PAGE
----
Anger effervesces inside, as his accusatory gaze made me soon realize that this time the issue isn’t my nationality, but my religion.
Another officer, more senior and adept at handling the volatile situation, steps up to the counter and attempts a more diplomatic approach.
“It looks like you’re missing an integral part of your document, without which we cannot let you enter the country. You must know, we now have a zero-tolerance policy after 9/11.”
“But the rest of my documents are in order, as you can see – signature, visa, etc. Surely, it must be possible for me to have the school stamp the I-20 upon my arrival. I assure you, I’ll fax it over. This isn’t my first time in the US.”
“No, that might have been possible in the past, but we now have a zero-tolerance policy after September 11.”
With the familiar tone of finality resonating in his repeated words, I take the last opportunity to contact the University in Florida. But it’s Saturday and I only get the Admission’s office mailbox. Walking back over to his side of the counter, the officer gathers my documents and explains, “You’ll just have to go back and get your paperwork in order.”
Within the hour, I’m fingerprinted, documented and put on the same airplane — which had been refueling during my ordeal — back across the waves again. A film of grime and shame sticks to me like saran-wrap.
The flight is full again and I find myself next to Father Christmas. A short, round man with curly white locks that jut out from above his ears and a thick white beard to match. His rosy cheeks and the thin spectacles balancing on his nose as he reads from a pocket-size Bible adds to the authenticity.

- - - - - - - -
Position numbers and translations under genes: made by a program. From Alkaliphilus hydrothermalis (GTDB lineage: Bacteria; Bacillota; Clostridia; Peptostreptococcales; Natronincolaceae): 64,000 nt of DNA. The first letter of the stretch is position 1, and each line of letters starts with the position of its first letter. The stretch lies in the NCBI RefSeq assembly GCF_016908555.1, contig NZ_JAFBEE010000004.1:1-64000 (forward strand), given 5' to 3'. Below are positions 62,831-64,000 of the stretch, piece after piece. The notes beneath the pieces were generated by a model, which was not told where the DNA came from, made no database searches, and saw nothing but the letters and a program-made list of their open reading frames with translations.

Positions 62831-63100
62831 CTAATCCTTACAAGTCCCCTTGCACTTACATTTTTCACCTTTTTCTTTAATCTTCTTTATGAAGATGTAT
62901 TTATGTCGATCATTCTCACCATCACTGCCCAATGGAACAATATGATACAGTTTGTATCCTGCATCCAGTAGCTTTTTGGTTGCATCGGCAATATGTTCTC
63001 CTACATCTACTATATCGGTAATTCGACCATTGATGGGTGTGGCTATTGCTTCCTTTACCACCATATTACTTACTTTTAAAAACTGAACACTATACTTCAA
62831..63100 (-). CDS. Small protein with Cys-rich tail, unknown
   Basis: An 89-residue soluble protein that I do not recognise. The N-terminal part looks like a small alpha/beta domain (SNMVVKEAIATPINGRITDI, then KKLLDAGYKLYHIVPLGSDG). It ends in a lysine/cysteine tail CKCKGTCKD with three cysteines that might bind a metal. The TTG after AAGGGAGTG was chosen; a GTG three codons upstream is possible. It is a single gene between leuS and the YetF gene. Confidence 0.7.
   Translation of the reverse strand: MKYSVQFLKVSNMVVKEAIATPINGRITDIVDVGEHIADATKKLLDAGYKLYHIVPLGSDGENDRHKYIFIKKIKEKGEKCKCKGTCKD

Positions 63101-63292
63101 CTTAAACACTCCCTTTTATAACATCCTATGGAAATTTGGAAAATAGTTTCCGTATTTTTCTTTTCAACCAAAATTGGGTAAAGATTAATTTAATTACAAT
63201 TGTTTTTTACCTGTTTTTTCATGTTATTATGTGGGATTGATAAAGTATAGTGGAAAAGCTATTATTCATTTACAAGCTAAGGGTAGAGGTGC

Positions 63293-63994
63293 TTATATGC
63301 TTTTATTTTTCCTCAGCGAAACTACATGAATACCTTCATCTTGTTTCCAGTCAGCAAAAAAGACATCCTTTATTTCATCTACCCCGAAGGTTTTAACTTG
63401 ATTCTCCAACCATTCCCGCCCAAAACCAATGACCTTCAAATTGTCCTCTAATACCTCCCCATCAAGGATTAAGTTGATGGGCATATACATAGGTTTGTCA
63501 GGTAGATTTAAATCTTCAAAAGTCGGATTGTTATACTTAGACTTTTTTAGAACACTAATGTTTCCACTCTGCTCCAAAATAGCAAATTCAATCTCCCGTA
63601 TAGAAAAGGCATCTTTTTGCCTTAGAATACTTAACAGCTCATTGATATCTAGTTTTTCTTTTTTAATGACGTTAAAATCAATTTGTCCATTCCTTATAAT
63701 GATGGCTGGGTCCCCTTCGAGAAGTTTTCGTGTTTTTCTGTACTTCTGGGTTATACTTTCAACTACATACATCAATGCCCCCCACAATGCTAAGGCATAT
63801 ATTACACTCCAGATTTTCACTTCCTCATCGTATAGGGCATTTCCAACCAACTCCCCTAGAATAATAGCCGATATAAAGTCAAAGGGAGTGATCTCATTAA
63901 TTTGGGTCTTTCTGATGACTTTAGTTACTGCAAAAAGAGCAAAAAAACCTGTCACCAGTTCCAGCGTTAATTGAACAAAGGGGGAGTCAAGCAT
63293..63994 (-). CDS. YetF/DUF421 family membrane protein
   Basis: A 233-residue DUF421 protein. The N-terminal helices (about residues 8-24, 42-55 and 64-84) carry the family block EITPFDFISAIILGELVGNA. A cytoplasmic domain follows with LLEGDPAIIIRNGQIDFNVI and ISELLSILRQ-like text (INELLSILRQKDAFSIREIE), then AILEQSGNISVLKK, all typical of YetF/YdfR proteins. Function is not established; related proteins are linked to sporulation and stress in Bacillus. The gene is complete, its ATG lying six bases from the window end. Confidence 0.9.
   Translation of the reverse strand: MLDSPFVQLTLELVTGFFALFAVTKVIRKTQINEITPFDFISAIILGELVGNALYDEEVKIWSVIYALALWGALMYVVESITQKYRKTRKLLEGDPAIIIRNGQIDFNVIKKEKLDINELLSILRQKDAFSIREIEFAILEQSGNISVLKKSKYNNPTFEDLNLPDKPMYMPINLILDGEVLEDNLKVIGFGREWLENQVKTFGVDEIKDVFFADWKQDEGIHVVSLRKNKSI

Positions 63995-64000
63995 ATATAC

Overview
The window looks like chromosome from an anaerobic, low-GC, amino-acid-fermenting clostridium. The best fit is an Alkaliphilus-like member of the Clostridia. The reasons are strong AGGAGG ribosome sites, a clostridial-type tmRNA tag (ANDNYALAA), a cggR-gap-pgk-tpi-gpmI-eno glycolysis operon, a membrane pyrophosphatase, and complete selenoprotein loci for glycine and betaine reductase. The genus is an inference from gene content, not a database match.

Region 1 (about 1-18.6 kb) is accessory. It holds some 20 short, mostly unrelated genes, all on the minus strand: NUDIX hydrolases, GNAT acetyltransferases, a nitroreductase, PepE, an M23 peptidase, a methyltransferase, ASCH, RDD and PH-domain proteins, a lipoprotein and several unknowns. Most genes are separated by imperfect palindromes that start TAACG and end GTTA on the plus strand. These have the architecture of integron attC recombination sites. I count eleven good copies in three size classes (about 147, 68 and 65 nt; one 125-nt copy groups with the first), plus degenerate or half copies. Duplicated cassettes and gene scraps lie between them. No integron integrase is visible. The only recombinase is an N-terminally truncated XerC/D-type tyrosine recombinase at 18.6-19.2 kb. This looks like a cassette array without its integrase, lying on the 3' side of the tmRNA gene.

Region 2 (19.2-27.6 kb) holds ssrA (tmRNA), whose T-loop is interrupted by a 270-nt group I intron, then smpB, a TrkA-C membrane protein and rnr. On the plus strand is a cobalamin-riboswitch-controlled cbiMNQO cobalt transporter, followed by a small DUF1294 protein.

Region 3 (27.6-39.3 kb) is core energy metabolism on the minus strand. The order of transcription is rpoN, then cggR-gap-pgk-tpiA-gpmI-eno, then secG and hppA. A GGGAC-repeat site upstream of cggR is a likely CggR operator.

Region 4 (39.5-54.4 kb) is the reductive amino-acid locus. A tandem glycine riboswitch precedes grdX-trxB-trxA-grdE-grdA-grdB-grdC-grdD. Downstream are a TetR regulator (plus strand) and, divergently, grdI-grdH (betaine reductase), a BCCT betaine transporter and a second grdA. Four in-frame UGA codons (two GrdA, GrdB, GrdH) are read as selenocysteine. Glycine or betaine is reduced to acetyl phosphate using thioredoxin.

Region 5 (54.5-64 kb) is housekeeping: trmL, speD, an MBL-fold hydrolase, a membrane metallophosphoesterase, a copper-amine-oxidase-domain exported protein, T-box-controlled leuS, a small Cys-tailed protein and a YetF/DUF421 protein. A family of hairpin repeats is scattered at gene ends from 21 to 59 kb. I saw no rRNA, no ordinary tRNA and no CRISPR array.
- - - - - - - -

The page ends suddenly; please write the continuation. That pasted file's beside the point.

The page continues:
“Are you alright?” he asks, setting down his Bible.
A million thoughts whirling around in my mind are manifested through my restless leg and the half-eaten Hot Pocket on my lunch tray. The words ‘stamp’ and ‘at war with you’ ricochet between my temples like cannon balls on a battlefield.
One glance at the old man is all it takes for me to unburden my soul. He listens intently — as only a man of the cloth could — while I tell him my story, from beginning to end.
“I don’t believe in coincidences,” he finally says.
“You see, I’m traveling with my wife,” he points towards a row of seats ahead of us. “She’s sitting up there somewhere. They gave us separate seats at the airline counter, for some reason. I thought it was a mistake, but I know, God doesn’t make mistakes.”
The situation was truly more than serendipitous.
“There’s a reason why you’re going through this hardship, and there’s a reason why we met. Relief will come soon, my son; let us pray together.”
Drowning out the snoring passengers, this pastor from Gary, Indiana, on his way to a convention in Rome, soothes my tormented soul by reading verses from his Bible — condensing the nine-hour flight to what felt shorter than the blink of an angel. Feeling light and purified, like white foam on ocean waves, we part ways at Charles de Gaulle airport; he and his wife off to Rome, and I to find a payphone.
“Small setback. . . I’m coming home.”
“Oh, thank God.”
Those three unexpected words — from my mother’s still fragile voice, knowing she still needs me there — shower me with relief and reassurance:
God doesn’t make mistakes.
Education and true knowledge aren’t bound by borders. As public goods, they will not diminish through dissemination, but more rather will enrich the lives of all those who bask in it.
“Seek knowledge, even as far as in China.” Prophet Muhammad (PBUH)
Rashid Mohamed is a writer of all sorts who loves to discover new ways of telling stories that engage readers. He’s worked for the United Nations as a Peacekeeping officer in Darfur, Sudan, and has served as a court interpreter for asylum seekers in Vienna, Austria. He currently lives in Denver, and recently completed an AAS in Contemporary Journalism. Global politics play a big role in his life. Rashid loves to stay abreast of current issues and analyze their impact on society through his writing.